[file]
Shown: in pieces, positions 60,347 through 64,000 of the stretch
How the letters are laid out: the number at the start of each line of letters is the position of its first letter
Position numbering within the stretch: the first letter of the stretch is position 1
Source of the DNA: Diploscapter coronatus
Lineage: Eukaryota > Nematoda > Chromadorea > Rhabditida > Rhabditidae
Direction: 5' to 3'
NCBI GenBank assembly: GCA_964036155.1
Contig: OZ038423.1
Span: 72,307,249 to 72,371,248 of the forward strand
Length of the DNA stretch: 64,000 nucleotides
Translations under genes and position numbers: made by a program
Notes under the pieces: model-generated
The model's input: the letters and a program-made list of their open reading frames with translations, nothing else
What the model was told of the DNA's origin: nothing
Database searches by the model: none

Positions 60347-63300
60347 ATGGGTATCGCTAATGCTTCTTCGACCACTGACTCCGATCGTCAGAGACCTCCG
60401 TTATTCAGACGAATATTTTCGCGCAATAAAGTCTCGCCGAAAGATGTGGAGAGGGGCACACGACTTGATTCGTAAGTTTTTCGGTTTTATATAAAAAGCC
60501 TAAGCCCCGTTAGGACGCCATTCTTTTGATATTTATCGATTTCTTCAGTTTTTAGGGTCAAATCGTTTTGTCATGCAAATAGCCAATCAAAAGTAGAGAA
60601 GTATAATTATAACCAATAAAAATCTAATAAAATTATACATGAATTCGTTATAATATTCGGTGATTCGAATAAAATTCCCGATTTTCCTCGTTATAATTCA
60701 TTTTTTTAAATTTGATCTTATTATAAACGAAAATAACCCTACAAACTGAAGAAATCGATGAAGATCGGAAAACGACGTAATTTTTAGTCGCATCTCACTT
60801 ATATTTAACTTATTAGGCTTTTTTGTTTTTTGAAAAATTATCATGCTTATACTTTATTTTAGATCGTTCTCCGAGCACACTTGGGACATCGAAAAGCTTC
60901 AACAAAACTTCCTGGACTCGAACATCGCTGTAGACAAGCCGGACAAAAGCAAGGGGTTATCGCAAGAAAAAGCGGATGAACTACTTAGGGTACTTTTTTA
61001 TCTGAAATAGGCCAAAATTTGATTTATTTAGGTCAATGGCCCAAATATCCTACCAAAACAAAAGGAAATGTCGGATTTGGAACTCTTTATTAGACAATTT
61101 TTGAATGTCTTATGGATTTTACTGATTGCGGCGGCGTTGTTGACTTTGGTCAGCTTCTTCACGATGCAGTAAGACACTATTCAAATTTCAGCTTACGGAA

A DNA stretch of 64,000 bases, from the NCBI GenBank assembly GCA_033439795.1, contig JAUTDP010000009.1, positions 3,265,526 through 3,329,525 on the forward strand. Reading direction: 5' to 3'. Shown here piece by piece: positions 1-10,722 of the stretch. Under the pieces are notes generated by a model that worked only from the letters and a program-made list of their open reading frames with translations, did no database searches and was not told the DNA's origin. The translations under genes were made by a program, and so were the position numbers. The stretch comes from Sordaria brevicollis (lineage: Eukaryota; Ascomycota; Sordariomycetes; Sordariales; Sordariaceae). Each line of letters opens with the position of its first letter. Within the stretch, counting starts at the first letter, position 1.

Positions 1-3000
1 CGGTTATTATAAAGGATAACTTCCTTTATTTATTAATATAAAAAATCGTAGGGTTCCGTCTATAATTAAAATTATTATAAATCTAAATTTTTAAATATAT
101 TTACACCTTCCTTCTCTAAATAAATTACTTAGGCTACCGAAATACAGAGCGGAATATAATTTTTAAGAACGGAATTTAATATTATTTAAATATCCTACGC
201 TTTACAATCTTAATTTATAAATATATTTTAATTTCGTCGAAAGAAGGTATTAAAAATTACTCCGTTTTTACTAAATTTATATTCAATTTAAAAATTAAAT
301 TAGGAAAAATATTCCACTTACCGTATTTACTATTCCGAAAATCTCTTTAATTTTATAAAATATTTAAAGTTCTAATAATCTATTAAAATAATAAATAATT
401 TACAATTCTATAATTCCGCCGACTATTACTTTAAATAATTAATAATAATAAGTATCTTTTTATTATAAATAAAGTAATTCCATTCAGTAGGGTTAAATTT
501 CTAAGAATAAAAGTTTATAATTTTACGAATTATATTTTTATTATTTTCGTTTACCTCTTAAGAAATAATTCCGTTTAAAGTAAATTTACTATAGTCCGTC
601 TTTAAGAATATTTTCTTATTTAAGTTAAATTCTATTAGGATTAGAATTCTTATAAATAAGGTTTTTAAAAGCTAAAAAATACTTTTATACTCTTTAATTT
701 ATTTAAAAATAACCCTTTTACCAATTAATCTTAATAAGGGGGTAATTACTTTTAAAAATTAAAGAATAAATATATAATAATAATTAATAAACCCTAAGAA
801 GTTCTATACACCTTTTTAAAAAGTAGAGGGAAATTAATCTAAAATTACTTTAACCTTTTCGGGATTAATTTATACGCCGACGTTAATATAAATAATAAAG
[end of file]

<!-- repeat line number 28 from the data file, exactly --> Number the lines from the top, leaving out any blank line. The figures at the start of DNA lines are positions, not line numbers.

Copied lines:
1 CGGTTATTATAAAGGATAACTTCCTTTATTTATTAATATAAAAAATCGTAGGGTTCCGTCTATAATTAAAATTATTATAAATCTAAATTTTTAAATATAT